New Delhi: Moody’s on Thursday expressed concern that a poor monsoon may drag India’s economic recovery, if not quite “derail” it.
And a possible decline in agricultural output and a resultant fall in farm income may not just limit rural spending but widen the gap in wealth between rural and urban India, potentially damaging its social fabric.
“The monsoon problem is unlikely to be strong enough to derail India’s economic recovery, but it could drag on the pace. India’s rural population accounts for a large share of total consumption.... Therefore, a sizeable slowdown in rural spending will limit overall consumption growth,” the research arm of Moody’s said in its latest report.
Though the farm sector accounts for about 18% of the country’s gross domestic product, farm incomes are key to the survival of about two-thirds of its population.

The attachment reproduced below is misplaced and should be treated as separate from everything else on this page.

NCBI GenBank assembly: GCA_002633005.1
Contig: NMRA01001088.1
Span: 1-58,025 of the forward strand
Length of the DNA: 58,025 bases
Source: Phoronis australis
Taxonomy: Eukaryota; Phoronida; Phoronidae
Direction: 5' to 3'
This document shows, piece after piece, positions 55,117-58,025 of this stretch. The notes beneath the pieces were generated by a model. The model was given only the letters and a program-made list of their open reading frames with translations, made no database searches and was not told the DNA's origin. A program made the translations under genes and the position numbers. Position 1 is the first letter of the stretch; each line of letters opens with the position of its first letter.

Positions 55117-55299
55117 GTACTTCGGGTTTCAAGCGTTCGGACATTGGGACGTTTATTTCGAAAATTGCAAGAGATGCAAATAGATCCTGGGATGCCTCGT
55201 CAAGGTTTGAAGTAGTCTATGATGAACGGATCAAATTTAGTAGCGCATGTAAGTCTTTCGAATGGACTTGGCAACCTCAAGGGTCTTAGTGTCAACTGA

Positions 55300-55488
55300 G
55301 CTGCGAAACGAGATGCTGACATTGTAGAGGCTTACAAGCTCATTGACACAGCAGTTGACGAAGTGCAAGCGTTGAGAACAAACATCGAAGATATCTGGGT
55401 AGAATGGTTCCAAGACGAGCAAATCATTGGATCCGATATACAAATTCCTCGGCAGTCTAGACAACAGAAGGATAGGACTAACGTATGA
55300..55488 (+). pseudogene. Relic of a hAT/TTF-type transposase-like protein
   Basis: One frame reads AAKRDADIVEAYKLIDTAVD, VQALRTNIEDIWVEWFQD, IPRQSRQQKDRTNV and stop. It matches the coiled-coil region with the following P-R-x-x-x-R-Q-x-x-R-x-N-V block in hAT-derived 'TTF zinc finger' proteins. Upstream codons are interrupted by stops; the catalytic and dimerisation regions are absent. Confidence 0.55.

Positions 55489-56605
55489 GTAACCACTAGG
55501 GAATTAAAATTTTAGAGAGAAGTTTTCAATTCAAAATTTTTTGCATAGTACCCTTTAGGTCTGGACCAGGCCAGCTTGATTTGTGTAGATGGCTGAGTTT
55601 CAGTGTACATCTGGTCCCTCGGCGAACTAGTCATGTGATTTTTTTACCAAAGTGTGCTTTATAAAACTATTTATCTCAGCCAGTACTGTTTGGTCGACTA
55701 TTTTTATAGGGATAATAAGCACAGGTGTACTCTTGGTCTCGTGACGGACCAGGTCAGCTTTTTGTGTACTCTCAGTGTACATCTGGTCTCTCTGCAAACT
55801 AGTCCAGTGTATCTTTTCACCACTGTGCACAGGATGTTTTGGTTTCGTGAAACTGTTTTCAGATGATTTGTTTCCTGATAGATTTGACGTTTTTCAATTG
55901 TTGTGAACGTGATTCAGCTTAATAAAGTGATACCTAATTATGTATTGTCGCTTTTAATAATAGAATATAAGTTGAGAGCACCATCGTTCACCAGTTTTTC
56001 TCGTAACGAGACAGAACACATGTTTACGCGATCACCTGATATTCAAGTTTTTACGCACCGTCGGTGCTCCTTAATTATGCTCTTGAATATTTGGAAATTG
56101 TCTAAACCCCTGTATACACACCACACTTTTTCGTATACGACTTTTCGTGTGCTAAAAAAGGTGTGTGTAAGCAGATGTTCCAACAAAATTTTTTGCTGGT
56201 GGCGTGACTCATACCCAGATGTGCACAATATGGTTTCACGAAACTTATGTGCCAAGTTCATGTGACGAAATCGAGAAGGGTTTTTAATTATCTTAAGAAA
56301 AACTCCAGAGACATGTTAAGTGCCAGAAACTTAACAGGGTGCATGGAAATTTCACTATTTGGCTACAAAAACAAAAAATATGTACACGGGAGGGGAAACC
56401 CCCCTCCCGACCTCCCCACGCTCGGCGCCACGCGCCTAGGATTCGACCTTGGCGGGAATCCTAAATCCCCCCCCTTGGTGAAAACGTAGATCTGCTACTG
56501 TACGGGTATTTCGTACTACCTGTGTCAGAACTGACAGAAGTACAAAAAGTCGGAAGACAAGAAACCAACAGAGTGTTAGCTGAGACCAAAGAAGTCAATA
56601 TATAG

“Farm income will fall substantially.... The urban-rural wealth gap may widen as economic recovery continues in city regions... Without a significant redistribution of resources, the wealth gap between urban and rural regions will widen, potentially leading to social tension,” the report said.
Moreover, a significant fall in this year’s foodgrain output may trigger a price rise, the report said, adding that the Reserve Bank’s upward revision of inflation risk to 5% for 2009-10 from 4% earlier is an indicator of the hard times to come.
Not just this, if the lack of improvement in rainfall stretches into August, the farming cycle during the Rabi may be affected, raising apprehensions about a dip in output in the immediate following season as well.
“A lack of improvement (in monsoon) heading into August will also deepen concerns about the fate of winter crops. Farmers have suffered directly, but policy makers are also feeling the stress,” the study pointed out.
Nevertheless, the research major feels urgent improvement in farm technology, better irrigation facilities and major impetus to overall agricultural infrastructure hold the key to sustainable food security in the country.